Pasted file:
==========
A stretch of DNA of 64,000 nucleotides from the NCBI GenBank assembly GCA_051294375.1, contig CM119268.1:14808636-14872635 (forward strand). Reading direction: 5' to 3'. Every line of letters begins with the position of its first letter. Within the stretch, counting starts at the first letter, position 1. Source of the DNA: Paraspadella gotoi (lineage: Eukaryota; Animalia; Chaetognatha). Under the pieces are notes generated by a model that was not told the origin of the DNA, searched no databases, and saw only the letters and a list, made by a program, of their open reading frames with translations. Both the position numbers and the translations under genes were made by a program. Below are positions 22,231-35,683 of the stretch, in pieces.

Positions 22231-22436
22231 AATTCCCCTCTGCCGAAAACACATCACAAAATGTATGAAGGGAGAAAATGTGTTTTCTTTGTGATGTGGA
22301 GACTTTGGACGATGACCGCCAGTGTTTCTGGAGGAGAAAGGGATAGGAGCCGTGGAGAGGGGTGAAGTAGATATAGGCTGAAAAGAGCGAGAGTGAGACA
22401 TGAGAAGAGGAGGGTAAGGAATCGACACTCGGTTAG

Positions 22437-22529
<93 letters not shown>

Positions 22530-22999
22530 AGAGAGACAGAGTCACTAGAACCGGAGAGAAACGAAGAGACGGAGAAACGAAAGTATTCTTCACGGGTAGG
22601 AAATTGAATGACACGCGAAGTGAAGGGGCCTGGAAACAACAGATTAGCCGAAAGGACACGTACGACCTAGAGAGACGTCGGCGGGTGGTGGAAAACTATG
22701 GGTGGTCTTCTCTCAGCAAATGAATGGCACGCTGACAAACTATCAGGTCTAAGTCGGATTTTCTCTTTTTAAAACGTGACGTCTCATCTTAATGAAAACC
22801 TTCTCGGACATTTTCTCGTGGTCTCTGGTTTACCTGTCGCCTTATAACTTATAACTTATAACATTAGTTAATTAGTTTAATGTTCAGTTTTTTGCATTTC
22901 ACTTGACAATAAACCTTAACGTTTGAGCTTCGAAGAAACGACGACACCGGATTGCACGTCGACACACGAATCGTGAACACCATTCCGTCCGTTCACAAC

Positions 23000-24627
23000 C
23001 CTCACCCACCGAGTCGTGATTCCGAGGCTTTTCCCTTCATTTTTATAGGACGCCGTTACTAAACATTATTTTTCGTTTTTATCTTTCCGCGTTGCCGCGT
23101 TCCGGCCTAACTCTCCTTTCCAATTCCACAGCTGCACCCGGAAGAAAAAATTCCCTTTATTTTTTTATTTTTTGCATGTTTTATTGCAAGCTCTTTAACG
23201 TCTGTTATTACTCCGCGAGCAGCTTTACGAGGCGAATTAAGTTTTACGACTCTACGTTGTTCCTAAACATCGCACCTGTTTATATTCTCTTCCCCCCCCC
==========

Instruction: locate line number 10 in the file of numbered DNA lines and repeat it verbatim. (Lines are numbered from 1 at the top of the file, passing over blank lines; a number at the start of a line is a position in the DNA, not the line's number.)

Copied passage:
22601 AAATTGAATGACACGCGAAGTGAAGGGGCCTGGAAACAACAGATTAGCCGAAAGGACACGTACGACCTAGAGAGACGTCGGCGGGTGGTGGAAAACTATG